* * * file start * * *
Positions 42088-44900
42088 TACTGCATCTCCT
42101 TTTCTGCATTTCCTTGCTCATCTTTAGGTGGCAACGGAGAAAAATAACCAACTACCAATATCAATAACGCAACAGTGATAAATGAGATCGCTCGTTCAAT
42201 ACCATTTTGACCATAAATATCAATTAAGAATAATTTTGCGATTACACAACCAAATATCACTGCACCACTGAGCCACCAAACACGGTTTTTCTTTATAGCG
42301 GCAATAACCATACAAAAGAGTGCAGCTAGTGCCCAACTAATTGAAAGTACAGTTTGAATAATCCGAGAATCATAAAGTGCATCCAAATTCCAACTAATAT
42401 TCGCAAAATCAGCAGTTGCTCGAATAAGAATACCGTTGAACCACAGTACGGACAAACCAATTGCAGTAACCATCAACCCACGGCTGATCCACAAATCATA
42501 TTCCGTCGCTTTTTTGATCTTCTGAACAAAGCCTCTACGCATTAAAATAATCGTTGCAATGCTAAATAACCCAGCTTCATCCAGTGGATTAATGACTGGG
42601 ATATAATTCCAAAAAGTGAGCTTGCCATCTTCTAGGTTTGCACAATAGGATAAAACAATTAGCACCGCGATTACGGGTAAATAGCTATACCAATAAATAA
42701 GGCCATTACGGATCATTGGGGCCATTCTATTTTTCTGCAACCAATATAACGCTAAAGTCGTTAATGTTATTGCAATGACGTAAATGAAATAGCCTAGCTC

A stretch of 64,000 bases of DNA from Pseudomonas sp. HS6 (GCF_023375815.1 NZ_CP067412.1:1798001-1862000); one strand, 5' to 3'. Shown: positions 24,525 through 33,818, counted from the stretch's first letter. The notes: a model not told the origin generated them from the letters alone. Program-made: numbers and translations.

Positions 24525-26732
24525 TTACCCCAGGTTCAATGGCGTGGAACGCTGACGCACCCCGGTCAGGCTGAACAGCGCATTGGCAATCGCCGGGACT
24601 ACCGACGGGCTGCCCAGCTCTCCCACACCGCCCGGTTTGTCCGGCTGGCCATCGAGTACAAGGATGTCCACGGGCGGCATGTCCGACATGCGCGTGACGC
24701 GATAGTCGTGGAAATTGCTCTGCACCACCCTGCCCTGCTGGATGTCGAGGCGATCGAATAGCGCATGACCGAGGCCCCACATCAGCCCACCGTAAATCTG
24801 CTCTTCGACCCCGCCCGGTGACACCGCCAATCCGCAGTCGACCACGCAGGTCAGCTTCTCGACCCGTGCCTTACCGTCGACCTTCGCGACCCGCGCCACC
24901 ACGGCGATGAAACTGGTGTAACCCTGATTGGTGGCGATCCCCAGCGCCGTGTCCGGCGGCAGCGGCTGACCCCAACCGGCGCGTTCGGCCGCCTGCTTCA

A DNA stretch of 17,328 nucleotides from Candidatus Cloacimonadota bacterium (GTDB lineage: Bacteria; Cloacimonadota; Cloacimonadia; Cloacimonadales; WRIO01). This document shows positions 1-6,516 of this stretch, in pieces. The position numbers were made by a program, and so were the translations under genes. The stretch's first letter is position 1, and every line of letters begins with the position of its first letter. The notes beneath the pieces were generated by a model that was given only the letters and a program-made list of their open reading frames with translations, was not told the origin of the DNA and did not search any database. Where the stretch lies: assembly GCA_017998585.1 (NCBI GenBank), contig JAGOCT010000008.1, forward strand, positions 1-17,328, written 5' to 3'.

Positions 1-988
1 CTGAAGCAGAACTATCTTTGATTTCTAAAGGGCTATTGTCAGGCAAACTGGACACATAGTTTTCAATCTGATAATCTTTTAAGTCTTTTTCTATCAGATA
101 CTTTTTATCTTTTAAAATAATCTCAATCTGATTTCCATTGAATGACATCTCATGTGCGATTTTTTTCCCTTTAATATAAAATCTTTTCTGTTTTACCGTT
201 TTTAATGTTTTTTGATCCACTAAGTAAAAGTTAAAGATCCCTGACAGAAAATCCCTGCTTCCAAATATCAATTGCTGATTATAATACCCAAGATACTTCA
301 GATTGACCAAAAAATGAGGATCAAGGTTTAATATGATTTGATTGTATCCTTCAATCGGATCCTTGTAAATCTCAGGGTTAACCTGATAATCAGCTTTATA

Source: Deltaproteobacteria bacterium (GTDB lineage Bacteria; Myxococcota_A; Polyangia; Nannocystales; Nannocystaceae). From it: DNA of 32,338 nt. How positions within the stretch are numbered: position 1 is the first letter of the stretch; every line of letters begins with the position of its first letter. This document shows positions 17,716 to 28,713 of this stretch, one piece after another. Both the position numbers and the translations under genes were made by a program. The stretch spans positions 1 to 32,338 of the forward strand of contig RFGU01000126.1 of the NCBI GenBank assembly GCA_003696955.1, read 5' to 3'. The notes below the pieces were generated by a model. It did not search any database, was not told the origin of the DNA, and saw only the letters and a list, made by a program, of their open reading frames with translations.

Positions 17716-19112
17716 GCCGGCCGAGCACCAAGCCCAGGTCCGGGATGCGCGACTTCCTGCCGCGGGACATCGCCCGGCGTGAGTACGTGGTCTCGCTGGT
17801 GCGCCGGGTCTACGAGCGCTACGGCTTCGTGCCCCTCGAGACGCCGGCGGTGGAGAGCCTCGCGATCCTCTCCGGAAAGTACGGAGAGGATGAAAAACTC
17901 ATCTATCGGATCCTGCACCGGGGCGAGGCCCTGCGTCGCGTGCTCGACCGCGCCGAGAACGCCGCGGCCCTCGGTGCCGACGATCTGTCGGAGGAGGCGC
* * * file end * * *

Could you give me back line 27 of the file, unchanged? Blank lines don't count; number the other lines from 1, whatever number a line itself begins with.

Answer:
17901 ATCTATCGGATCCTGCACCGGGGCGAGGCCCTGCGTCGCGTGCTCGACCGCGCCGAGAACGCCGCGGCCCTCGGTGCCGACGATCTGTCGGAGGAGGCGC